changed? Or does she side with those who cry out and try to grasp fate in their own hands and change it? Another important question addressed in the novel concerns the role of hope in the face of suffering. The novel’s title and epigraph seem to imply that the author regards hope as necessary to life. Without it, life cannot continue. As you read, pay attention to what the different characters say and how they feel about hope and fear: Are they hopeful? Are they fearful? Of what use is hope if daily life is almost unbearably cruel and filled with frightening possibilities? How can hope defeat fear of the future? When does fear become so powerful that hope is overwhelmed? How can people continue to strive without hope? Love is another important theme in Nectar in a Sieve. The characters’ love for one another keeps their family together despite their desperate poverty. The faith they have in one another is tested severely by the tragedies they endure. Nevertheless, the bonds linking them are stronger than the outside forces of nature, society, and other people. Finally, in Nectar in a Sieve, Markandaya explores the tensions caused by the coming of modernization and industrial progress. Using one powerful symbol, she shows the effects of the modern world on village life in southern India. Some of the characters adapt successfully to the inevitable changes that ensue; others are crushed by them. Ask yourself whether the characters are better off or worse off because of the change that comes to their village.

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THE TIME AND PLACE
The novel takes place in the author’s native southern India. Most of the action occurs in an unnamed village, while scenes in the second part of the book are set in a city. Although the author does not give a specific time, the novel seems to be set a few years after India gained its independence from the British, in 1947. India had been essentially under British control since the early eighteen hundreds.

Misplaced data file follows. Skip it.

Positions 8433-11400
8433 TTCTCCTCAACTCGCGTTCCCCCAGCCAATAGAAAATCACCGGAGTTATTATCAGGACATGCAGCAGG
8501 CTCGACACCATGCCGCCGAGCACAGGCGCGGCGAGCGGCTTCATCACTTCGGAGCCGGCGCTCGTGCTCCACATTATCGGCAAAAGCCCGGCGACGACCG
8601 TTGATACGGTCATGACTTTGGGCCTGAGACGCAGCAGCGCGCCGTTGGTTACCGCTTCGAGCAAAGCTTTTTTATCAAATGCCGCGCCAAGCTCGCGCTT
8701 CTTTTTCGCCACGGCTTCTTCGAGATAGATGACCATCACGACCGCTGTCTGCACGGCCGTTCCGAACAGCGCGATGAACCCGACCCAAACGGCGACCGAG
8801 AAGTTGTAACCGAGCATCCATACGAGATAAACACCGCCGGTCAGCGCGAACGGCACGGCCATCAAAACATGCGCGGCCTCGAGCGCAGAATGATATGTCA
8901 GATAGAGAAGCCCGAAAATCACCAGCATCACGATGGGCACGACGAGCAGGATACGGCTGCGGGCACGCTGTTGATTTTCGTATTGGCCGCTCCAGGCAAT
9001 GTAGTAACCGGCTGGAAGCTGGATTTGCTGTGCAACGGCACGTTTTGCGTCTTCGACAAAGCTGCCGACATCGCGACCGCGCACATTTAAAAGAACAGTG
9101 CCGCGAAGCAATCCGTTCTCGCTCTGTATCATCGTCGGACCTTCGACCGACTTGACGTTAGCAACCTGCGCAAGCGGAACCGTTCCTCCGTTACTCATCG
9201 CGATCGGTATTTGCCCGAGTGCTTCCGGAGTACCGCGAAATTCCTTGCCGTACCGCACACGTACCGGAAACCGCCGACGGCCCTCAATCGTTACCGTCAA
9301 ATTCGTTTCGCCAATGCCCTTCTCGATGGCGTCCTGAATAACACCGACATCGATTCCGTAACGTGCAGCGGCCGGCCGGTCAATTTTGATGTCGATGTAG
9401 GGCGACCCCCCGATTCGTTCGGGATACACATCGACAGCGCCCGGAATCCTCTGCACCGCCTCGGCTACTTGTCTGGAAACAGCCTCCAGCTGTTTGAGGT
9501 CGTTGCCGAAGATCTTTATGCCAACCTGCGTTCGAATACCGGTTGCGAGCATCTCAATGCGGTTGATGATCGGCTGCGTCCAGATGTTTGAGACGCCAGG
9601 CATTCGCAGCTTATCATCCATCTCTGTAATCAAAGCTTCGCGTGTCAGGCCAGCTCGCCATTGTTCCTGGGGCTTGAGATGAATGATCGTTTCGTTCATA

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Nectar in a Sieve Study Guide

The British believed that they were benefiting the Indian people by providing India with railroads, irrigation projects, and the cessation of civil war. India was, in fact, developing at a very fast pace. With improvements in education, an active Western-educated group of Indians began to emerge, calling for the representationof Indian interests in government. In 1885 the Indian National Congress, a broadly based political party, was formed. In 1914 Mahatma Gandhi returned to India after a prolonged stay in South Africa and eventually became head of the party. Under Ghandi’s leadership, the party pushed for Indian independence, using a strategy of passive noncooperation. In 1947 the Indian National Congress took over the government following the departure of the British. The separate state of Pakistan was created out of the predominately Muslim northwestern and northeastern portions of India.